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Vaishali Patel

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Vaishali Patel's Latest Blog Posts

Health Affairs Article Points to HIO Readiness & Engagement in TEFCA

Vaishali Patel | June 22, 2021

The best way to gather information is by going straight to the source. That’s exactly what ONC did to learn and assess the state of health information entities, also known as health information exchange organizations (HIOs), across the country.  A recent survey conducted by Dr. Julia Adler-Milstein of University of California San Francisco (USCF), with ONC support, is the sixth national HIO survey of its kind. This instrument placed a particular emphasis on the proposed Trusted Exchange Framework and Common Agreement (TEFCA).

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Information Blocking Through the Eyes of Health Information Exchanges

Vaishali Patel | May 10, 2021

The information blocking regulations at 45 CFR Part 171 began to apply to health care providers, health IT developers of certified health IT, health information exchanges, and health information networks on April 5, 2021, per ONC’s recent interim final rule. That makes now a good time to consider stakeholders’ views about practices that may constitute information blocking, including the extent to which they exist. Our recent study in the Journal of the American Medical Informatics Association reports on a survey of health information exchanges’ (HIEs) perceptions of other stakeholders’ practices related to information blocking.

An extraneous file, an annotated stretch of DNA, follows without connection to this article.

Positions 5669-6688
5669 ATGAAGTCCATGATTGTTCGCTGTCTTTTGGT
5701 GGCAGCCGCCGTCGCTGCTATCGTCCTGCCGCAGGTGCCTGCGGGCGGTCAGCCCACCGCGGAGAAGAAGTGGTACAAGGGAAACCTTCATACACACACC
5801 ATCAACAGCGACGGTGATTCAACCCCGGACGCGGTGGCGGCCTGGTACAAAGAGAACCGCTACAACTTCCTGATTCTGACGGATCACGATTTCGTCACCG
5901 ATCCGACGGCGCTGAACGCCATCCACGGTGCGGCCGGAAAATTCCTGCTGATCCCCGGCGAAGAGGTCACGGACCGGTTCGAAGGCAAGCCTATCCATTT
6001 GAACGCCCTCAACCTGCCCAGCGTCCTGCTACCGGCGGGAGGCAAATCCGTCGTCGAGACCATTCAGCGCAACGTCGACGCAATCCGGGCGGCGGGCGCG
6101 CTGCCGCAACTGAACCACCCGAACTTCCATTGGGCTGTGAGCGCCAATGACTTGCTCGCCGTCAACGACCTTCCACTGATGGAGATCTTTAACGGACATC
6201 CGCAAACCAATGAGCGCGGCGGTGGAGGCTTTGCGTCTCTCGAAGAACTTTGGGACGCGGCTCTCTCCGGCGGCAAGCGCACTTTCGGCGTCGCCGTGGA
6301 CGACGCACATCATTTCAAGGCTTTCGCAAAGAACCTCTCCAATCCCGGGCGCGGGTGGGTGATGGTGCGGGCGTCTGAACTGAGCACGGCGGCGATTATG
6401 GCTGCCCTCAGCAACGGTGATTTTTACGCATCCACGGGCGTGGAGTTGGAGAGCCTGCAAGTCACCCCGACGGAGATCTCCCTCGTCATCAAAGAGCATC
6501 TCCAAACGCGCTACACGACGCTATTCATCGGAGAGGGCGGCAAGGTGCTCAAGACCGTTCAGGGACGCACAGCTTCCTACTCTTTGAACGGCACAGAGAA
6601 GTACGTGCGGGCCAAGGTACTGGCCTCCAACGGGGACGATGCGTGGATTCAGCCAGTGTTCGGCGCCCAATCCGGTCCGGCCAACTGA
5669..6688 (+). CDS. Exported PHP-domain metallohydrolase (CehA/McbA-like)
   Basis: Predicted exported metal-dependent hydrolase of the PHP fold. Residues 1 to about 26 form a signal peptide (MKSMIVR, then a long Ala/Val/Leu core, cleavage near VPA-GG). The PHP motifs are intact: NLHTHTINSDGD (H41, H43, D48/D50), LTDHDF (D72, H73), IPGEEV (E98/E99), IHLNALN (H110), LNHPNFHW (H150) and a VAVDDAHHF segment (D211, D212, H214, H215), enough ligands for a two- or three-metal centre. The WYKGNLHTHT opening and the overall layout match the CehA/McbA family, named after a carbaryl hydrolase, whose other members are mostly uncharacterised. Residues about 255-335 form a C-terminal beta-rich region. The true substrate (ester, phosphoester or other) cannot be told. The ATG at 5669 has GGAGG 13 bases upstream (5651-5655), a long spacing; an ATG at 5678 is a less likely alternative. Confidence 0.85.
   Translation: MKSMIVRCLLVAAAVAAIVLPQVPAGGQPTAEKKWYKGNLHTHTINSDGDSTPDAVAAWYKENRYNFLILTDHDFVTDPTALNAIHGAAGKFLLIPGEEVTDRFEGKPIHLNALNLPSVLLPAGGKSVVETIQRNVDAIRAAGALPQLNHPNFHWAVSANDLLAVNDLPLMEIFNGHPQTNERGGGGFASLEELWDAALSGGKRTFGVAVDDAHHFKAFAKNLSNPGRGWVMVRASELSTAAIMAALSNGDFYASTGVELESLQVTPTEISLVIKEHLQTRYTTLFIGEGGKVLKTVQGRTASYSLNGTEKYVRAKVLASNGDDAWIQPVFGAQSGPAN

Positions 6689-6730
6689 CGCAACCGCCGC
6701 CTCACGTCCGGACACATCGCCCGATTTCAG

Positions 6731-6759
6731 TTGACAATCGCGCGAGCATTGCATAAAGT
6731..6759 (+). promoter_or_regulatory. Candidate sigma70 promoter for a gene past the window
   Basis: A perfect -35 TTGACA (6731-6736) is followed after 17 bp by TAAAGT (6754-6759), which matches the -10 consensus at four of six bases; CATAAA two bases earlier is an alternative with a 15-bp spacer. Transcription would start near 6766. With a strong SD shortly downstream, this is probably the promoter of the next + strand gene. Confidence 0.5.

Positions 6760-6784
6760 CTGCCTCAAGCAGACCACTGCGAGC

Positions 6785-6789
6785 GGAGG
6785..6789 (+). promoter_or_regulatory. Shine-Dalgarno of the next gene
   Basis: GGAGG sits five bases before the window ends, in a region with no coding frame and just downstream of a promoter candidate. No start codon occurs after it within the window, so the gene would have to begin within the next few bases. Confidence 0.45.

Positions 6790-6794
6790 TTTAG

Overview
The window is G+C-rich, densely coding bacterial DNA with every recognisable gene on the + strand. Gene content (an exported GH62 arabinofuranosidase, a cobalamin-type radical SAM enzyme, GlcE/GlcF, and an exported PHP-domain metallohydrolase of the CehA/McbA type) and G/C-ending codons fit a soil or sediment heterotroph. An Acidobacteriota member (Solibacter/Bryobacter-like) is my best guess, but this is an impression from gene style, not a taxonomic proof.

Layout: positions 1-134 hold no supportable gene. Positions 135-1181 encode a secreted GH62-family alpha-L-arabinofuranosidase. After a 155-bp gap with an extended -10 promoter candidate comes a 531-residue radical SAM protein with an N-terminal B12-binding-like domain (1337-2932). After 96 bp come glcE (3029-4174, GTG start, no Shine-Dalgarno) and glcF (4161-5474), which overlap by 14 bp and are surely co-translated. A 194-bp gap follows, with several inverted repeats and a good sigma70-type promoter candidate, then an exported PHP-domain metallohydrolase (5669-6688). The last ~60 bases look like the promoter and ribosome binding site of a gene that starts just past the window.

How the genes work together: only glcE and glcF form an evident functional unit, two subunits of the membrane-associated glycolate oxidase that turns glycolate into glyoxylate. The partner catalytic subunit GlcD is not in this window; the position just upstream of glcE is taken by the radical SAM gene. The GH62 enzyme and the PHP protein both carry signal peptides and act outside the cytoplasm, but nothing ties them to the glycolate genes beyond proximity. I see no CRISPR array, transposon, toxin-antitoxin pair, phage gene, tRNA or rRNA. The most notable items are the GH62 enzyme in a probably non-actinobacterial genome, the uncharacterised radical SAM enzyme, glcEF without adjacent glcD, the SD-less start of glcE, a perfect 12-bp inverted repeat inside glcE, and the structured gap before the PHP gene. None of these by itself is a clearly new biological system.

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New Data Highlights Opportunity to Improve Access and Use of Online Medical Records among Individuals with Cancer

Vaishali Patel | January 23, 2020

New data released by the Office of the National Coordinator for Health Information Technology (ONC) examines how people diagnosed with cancer access and use their online medical record. Nearly 60 percent of individuals with a previous cancer diagnosis reported being offered access to their online medical record by a healthcare provider or insurer (Figure 1), according to data from the National Cancer Institute’s Health Information National Trends Survey (HINTS). This rate is compared to 50 percent for people never diagnosed with cancer.

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